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DNRC Headquarters
1539 Eleventh Ave. Helena, MT 59601
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Key Topics

  1. Geomorphology - Understand the concept of geomorphology and how geomorphic processes created present landforms and landscapes. Be able to relate these landforms and landscapes to soilformation and soil physical and chemical characteristics.
  2. Soil Formation - Understand how the 5 soil forming factors affect soil development process and the type of soil that would be present on a given landscape position (hill, terrace, ridge, slope, etc.).
  3. Basic Soils Knowledge - Understand basic physical properties of soils. Understand soil texture and particle size distribution and how they affect fertility, water movement, available water holding capability, and chemical properties of soils.
  4. Basic Map Reading and Interpretation - Understand and use topographic and soil maps to gather information.
  5. Soil Erosion - Wind and water and Best Management Practices (BMPs) to control erosion.
  6. Use of Soil Survey Publication - Find field locations in question and determine types of soils and their interpretation for given use.
  7. Hands-On - Texture soils and Identify A, B & C (different) soil horizons in a pit.


Learning Objectives

  1. To learn the importance of geology, geomorphology, and hydrogeology in natural resource studies and management planning.
  2. To broaden student understanding of the interconnectedness of environmental physical characteristics with biological and even sociological characteristics. Why are industries located where they are? In many cases it si due to geological characteristics of the area. Why are farms located where they are? Soil type plays a critical role in agricultural production.
  3. To learn basic geological and soil identification methods so that field site characterization can be performed at a variety of sites.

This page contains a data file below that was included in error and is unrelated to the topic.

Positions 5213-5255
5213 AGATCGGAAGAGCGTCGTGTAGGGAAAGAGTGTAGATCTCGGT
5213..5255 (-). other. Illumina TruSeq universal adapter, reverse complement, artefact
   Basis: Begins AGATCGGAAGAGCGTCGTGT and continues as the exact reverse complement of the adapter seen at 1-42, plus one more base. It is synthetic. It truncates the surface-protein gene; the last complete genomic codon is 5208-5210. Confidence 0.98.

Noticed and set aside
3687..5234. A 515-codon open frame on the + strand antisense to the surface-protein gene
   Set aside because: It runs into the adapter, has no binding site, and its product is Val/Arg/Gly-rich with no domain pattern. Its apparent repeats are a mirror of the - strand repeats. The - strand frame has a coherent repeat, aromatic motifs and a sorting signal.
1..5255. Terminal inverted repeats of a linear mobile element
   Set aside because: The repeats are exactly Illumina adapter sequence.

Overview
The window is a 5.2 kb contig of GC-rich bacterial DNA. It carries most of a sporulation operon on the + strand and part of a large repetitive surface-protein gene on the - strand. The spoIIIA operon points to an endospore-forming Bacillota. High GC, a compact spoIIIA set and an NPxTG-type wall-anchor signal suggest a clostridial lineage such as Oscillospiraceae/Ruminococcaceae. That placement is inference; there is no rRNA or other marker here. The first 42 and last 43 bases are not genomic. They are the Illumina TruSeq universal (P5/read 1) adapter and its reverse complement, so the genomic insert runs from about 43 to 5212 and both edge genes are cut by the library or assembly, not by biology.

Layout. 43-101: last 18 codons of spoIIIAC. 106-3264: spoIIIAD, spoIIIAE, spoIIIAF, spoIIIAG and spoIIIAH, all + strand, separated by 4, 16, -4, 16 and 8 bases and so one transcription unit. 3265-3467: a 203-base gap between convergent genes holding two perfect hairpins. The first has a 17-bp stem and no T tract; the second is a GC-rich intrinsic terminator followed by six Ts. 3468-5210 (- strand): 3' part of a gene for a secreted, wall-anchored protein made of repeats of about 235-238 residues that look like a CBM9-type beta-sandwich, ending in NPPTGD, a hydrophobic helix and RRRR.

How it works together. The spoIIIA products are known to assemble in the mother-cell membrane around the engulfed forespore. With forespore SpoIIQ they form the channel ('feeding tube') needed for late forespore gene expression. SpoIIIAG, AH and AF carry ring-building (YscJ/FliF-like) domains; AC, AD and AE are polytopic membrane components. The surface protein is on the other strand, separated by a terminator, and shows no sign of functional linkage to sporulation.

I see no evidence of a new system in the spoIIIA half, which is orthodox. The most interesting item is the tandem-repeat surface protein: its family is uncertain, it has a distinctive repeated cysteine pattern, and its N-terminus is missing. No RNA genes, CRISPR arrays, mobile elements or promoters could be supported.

4. To develop an ability to determine physical site characteristics from maps, soil surveys and other methodologies common to geology and soil science.
  5. To develop an understanding of the concept of Best Management Practices and learn how to identify practices which are most compatible with specific soil and substrate types.
  6. To broaden awareness of the varied human demands on physical resources and address conflicting land use demands with regard to best suitable uses.


Basic Skills

  1. Soil Texturing
  2. Identification of major soil horizons
  3. Use clinometer, compass, or similar instruments for determining slope percent & aspect.
  4. Basic plant identification of key plants associated with major land types.
  5. General map reading skills on primarily aerial photography and USGS topographic surveys to delineate land forms, contours, slope, aspect, floodplains, etc.
  6. Basic skills in use of a stereoscope for aerial photography interpretation.

**Assistance with equipment and resource instruction is available through local Natural Resource Conservation Service field offices and area Soil Specialists. Call your local Conservation District office.